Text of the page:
Stevia set to become the sweetener of choice?

The recent approval for the use of stevia as a food and beverage ingredient in Australia and NZ has resulted in a torrent of speculation about the potential for its use in the US and EU markets, both of which currently do not permit it.

A look at new product activity on the Innova Database, however, reveals that products are already appearing in the US in limited numbers, all marketed as dietary supplements, which is currently the only application that the US authorities allow.

Stevia is extracted from the leaves of the Stevia Rebaudiana plant that grows wild in Paraguay and is now grown commercially in Asia, South Africa and South America. It has been used by the native populations of South America for centuries to sweeten bitter-tasting drinks and is about 100 to 300 times sweeter than sugar.

Its leading market is Japan, where it has been in use as a food and beverage sweetener since the 1970s.

The Innova Database recorded over 120 launches containing stevia over the 12 months to the end of October 2008, and over 50 of those were in Japan, where product launches were led by savoury snacks and biscuits, with over 30 of the total, although yoghurts, soft drinks, fish products, baby foods and even mayonnaise were also launched using the sweetener.

Perhaps more surprisingly, launches recorded in the US by Innova numbered 40 over the same period, including soft drinks, powdered drink mixes, tea, a snack bar and even root beer, as well as a number of sweetener type products, including Stevia extracts in liquid and powder form from companies such as Now Foods and LifeSource Nutrition.

“These products were all marketed as dietary supplements in order to comply with US regulations” reported Innova Market Insight’s head of research, Lu Ann Williams.

“Products have traditionally been in the form of powders and mixes, but more ready-to-consume products are now appearing as the market becomes more mainstream.”

Recent introductions include the Zevia range of sugar-free carbonates sweetened with stevia and promoted on a natural sweetening platform, Steaz Diet Sparkling Green Tea, Virgil’s Diet Root Beer and Genuine Health’s Satisfiber+ Express Fiber Bar.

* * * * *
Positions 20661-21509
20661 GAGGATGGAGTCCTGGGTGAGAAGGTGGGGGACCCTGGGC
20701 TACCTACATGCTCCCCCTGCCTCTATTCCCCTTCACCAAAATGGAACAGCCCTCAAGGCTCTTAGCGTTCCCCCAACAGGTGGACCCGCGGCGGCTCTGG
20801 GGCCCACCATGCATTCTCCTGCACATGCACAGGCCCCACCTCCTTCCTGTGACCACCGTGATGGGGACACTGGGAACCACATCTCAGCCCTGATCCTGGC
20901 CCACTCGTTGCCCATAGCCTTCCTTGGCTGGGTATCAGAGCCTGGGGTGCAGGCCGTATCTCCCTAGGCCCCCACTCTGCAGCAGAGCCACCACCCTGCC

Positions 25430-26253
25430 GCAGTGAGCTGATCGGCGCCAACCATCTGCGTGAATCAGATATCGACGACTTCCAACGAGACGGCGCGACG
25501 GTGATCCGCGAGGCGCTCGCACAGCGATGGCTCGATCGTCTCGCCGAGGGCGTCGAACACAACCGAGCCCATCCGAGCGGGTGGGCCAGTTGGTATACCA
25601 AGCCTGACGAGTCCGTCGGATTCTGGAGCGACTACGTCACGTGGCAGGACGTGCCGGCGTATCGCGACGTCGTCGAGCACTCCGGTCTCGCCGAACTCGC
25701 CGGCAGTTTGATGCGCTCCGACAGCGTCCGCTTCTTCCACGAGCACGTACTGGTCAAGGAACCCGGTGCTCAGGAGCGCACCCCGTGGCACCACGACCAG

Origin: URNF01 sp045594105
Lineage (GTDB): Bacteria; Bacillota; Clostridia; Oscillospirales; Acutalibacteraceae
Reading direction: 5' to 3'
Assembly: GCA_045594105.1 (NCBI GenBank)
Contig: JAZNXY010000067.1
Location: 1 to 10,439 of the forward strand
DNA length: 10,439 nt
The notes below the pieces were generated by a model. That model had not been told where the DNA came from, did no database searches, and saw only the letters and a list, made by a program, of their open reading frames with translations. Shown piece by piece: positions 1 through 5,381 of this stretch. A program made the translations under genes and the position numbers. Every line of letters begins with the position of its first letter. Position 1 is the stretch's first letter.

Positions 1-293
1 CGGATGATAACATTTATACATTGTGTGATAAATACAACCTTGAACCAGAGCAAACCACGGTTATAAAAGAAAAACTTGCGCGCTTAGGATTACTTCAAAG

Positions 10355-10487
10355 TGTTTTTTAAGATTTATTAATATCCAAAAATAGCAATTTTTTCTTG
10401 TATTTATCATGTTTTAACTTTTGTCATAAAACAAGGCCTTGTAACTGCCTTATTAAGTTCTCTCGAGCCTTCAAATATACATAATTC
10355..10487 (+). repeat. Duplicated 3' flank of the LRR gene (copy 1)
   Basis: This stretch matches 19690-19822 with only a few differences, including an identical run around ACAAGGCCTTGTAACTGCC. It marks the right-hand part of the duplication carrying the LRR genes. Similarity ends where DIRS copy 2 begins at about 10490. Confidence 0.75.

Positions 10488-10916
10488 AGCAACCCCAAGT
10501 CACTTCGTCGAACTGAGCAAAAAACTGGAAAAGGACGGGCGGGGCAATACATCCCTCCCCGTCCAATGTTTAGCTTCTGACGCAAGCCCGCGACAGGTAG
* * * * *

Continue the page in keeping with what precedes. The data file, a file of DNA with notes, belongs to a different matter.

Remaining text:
These are all positioned as dietary supplements, as are a number of what are effectively tabletop sweeteners, although they are not allowed to be marketed as such. These include the Sweete Natural Stevia Sweetener, which uses two stevia components — stevioside and the steviol glycoside Rebaudioside A.

More interesting still perhaps is the move by mainstream soft drinks companies into the stevia arena, with joint ventures between Coca-Cola and Cargill and PepsiCo and Whole Earth Sweetener Co (part of Merisant) moving to declare self-affirmed GRAS (generally recognised as safe) status for Reb-A, one of stevia’s sweetest components and use it as a beverage ingredient and in tabletop sweeteners in the US.

The Coke-Cargill product is called rebiana and uses the brand Truvia, while PepsiCo and Whole Earth’s product is marketed as PureVia.

The first mainstream soft drinks company to launch a range of drinks sweetened with stevia was PepsiCo, with the August 2008 launch of a fortified water range under the SoBe Life name. Initially launched in Peru, the product is expected to be launched across Latin America, another region where stevia is permitted.

Brazil has also seen some product activity using stevia, but in more specialist products, such as the Matte Leo Cha Mate tea mix in natural and guarana flavours, and actually using the Stevia name for its Stevia Plus Gelatina Light light jelly mix in a range of fruit flavours.

“Despite the high levels of interest, this has yet to be reflected in radical growth in the overall number of product launches using stevia,” said Williams.

“Numbers recorded by Innova have remained relatively static globally over the past three years at between 120 and 135.

“There is clearly demand for a new sweetener with a natural positioning in many quarters, not least the carbonated soft drinks industry, and it is pressure from this area that may result in the market being opened up to a whole new generation of products in new geographical areas.”

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